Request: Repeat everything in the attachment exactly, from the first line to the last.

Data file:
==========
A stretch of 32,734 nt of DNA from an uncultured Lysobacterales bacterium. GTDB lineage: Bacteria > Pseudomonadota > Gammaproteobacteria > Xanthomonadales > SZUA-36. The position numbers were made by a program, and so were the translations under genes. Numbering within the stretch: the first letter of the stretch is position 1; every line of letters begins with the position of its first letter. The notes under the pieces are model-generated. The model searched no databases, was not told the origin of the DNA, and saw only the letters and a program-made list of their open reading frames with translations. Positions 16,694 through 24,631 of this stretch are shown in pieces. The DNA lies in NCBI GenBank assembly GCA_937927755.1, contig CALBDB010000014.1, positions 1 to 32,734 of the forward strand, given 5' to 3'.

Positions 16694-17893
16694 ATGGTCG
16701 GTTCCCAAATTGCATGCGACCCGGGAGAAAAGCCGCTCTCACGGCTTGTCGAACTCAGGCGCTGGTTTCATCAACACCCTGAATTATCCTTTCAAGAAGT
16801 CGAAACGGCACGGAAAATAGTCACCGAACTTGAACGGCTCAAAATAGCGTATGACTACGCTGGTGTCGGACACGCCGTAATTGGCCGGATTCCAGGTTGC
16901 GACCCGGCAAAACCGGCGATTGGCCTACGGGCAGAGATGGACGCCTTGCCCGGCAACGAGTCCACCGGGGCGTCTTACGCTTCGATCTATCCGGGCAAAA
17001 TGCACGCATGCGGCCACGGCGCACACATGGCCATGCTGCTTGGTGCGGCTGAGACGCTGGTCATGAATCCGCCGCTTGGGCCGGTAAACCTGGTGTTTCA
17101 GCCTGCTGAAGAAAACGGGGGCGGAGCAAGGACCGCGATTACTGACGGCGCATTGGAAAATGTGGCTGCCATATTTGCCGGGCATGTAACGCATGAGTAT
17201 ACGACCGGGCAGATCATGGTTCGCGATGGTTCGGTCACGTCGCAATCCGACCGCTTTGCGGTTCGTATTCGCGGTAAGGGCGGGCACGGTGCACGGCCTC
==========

A stretch of 32,734 nt of DNA from an uncultured Lysobacterales bacterium. GTDB lineage: Bacteria > Pseudomonadota > Gammaproteobacteria > Xanthomonadales > SZUA-36. The position numbers were made by a program, and so were the translations under genes. Numbering within the stretch: the first letter of the stretch is position 1; every line of letters begins with the position of its first letter. The notes under the pieces are model-generated. The model searched no databases, was not told the origin of the DNA, and saw only the letters and a program-made list of their open reading frames with translations. Positions 16,694 through 24,631 of this stretch are shown in pieces. The DNA lies in NCBI GenBank assembly GCA_937927755.1, contig CALBDB010000014.1, positions 1 to 32,734 of the forward strand, given 5' to 3'.

Positions 16694-17893
16694 ATGGTCG
16701 GTTCCCAAATTGCATGCGACCCGGGAGAAAAGCCGCTCTCACGGCTTGTCGAACTCAGGCGCTGGTTTCATCAACACCCTGAATTATCCTTTCAAGAAGT
16801 CGAAACGGCACGGAAAATAGTCACCGAACTTGAACGGCTCAAAATAGCGTATGACTACGCTGGTGTCGGACACGCCGTAATTGGCCGGATTCCAGGTTGC
16901 GACCCGGCAAAACCGGCGATTGGCCTACGGGCAGAGATGGACGCCTTGCCCGGCAACGAGTCCACCGGGGCGTCTTACGCTTCGATCTATCCGGGCAAAA
17001 TGCACGCATGCGGCCACGGCGCACACATGGCCATGCTGCTTGGTGCGGCTGAGACGCTGGTCATGAATCCGCCGCTTGGGCCGGTAAACCTGGTGTTTCA
17101 GCCTGCTGAAGAAAACGGGGGCGGAGCAAGGACCGCGATTACTGACGGCGCATTGGAAAATGTGGCTGCCATATTTGCCGGGCATGTAACGCATGAGTAT
17201 ACGACCGGGCAGATCATGGTTCGCGATGGTTCGGTCACGTCGCAATCCGACCGCTTTGCGGTTCGTATTCGCGGTAAGGGCGGGCACGGTGCACGGCCTC